The following appeared in an article written by Dr. Karp, an anthropologist.

“Twenty years ago, Dr. Field, a noted anthropologist, visited the island of Tertia and concluded from his observations that children in Tertia were reared by an entire village rather than by their own biological parents. However, my recent interviews with children living in the group of islands that includes Tertia show that these children spend much more time talking about their biological parents than about other adults in the village. This research of mine proves that Dr. Field’s conclusion about Tertian village culture is invalid and thus that the observation-centered approach to studying cultures is invalid as well. The interview-centered method that my team of graduate students is currently using in Tertia will establish a much more accurate understanding of child-rearing traditions there and in other island cultures.”

Write a response in which you discuss what specific evidence is needed to evaluate the argument and explain how the evidence would weaken or strengthen the argument.

The anthropologist asserts that anthropologists must observe cultures through interviews rather than through observation. He claims that his interviews are a more accurate way of studying Tertian culture but fails to give any specifics to support his claim. The anthropologist claims that Dr. Field’s research is invalid because his team uses interviews instead of observation, leading to many problems.

Firstly, the anthropologist’s theory implies that observation is a waste of time because it is impossible to understand how culture works without making observations. However, without interviews, the anthropologist would have no idea what his subjects said. This would not be the case because anthropologists study language, which reveals a great deal about a culture. While studying the culture of Tertia, the anthropologist could ask his subjects questions such as the following: “Do you talk to your biological parents?” “How do you talk to your biological parents?” or “In what way is your biological mother different from your stepmother?” The answers to these questions would reveal a great deal about Tertian children.

The anthropologist states that interviews provide more accurate information about a culture than observations do. However, this assumes that interviews are the only way to gain precise information about a culture. Interviews are indeed an essential source of information for anthropologists, but sometimes ethnographic research includes observations. For instance, when Dr. Field went to Tertia, he noticed that local children appeared to be unfriendly. While interviewing Tertian children, he observed that most avoided eye contact. This led him to conclude that Tertian children had a negative attitude toward strangers. However, if Dr. Field had interviewed adults who lived in the same village, he would have learned that no one considered Tertian children unfriendly. The people of Tertia would disagree with the idea that they dislike strangers.

Furthermore, interviews only provide information about people’s attitudes in Tertia, not about the Tertian culture itself. Therefore, the anthropologist should present evidence to back up his claim that the ethnographic approach does not provide an accurate picture of Tertian culture.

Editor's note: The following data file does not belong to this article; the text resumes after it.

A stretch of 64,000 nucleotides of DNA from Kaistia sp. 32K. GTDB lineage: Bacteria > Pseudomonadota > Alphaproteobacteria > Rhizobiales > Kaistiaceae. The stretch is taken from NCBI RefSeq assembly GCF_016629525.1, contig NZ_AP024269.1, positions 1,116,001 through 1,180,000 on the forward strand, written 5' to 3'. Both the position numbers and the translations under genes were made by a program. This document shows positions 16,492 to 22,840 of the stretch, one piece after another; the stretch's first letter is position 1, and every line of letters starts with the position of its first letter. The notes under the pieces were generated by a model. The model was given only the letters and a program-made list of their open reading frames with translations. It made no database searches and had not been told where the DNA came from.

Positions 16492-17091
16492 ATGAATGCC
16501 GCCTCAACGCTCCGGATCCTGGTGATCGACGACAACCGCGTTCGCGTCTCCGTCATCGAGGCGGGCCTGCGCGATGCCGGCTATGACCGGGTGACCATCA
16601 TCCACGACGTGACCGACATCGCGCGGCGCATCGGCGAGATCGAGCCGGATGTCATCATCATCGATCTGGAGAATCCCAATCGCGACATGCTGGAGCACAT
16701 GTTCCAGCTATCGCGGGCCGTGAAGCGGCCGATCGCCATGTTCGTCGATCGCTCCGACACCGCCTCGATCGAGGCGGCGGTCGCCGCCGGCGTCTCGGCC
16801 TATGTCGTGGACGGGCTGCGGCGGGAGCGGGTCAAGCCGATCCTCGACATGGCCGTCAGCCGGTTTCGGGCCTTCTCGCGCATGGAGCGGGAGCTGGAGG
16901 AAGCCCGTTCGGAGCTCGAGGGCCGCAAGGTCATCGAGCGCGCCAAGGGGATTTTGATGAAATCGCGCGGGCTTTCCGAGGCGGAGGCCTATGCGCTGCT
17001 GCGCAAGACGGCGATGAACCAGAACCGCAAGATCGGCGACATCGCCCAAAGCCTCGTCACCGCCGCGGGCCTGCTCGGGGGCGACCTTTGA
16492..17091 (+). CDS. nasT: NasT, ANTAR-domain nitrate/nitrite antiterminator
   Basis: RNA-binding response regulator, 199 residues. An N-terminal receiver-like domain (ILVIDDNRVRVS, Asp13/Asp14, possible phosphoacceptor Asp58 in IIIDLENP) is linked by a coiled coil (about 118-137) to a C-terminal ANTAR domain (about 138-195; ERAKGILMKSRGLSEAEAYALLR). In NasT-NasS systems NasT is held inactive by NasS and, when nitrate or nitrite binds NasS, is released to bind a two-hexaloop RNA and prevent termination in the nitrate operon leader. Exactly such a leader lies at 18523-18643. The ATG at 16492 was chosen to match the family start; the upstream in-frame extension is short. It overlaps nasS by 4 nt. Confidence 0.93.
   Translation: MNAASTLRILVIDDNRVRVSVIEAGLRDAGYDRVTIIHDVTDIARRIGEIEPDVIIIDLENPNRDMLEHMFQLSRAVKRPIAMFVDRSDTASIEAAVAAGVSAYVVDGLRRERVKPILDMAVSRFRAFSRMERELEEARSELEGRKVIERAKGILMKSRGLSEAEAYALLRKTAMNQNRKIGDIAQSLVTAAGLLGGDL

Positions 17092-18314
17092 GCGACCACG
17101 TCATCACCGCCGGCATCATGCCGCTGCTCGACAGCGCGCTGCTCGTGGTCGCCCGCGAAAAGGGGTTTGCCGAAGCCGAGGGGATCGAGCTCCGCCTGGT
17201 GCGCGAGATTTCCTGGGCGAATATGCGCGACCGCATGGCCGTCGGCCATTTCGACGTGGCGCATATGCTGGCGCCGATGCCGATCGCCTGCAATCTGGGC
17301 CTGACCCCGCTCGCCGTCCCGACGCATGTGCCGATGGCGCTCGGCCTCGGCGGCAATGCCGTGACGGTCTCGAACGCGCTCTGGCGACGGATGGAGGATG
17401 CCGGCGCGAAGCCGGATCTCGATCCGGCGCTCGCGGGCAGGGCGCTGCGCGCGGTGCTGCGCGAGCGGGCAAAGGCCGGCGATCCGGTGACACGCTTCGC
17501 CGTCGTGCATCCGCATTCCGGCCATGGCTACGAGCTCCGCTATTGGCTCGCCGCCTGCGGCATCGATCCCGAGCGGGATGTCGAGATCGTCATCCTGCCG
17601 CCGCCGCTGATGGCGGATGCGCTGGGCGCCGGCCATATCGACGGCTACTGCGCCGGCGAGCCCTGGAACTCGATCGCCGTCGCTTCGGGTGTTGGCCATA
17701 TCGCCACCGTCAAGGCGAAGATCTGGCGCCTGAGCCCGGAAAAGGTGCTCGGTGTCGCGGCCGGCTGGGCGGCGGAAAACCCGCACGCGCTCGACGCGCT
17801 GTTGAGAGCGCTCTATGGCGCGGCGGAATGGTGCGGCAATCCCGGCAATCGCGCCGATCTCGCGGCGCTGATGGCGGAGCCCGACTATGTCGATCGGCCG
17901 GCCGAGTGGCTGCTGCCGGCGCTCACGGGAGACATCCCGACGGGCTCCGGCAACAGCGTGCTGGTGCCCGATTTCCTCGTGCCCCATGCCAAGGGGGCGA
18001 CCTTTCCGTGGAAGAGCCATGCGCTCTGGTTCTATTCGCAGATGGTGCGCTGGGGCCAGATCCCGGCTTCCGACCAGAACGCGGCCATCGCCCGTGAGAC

Secondly, the anthropologist states that interviews would reveal more details about child-rearing traditions in Tertia than the ethnographic approach would. However, it is also true that interviews can reveal a great deal about a culture. To show that interviews provide a more accurate picture of Tertian culture, the anthropologist would need to show that the interviews reveal details about Tertian customs that observation would not. For instance, if Dr. Field had interviewed several Tertian adults, he would have learned which foods are considered acceptable to eat during Tertian festivals. This would have been valuable information for Dr. Field since he would have known which foods to prepare when he ate in Tertia. However, if Dr. Field had not conducted interviews, he would have had no way of knowing which foods would be appropriate.

The anthropologist’s argument that interviews are more accurate than observation is flawed for several reasons. First, the anthropologist provides no evidence for his claim that interviews offer a more accurate picture of culture than observations do. Second, he assumes that interviews are the only way to learn about a culture. This is not true, and observations are an essential part of ethnographic research. If the anthropologist wants to show that interviews are the best way to learn about Tertian culture, he should explain how interviews provide more information than observation would. However, this cannot be done because interviews with Tertians can give information about Tertian culture, and observations cannot. Finally, the anthropologist’s claim that interviews provide details about Tertian culture that observation would not is unproven and irrelevant. The anthropologist does not explain why interviews are more accurate than observation. The interviews are used only to support the idea that observation is not the best way to learn about a culture.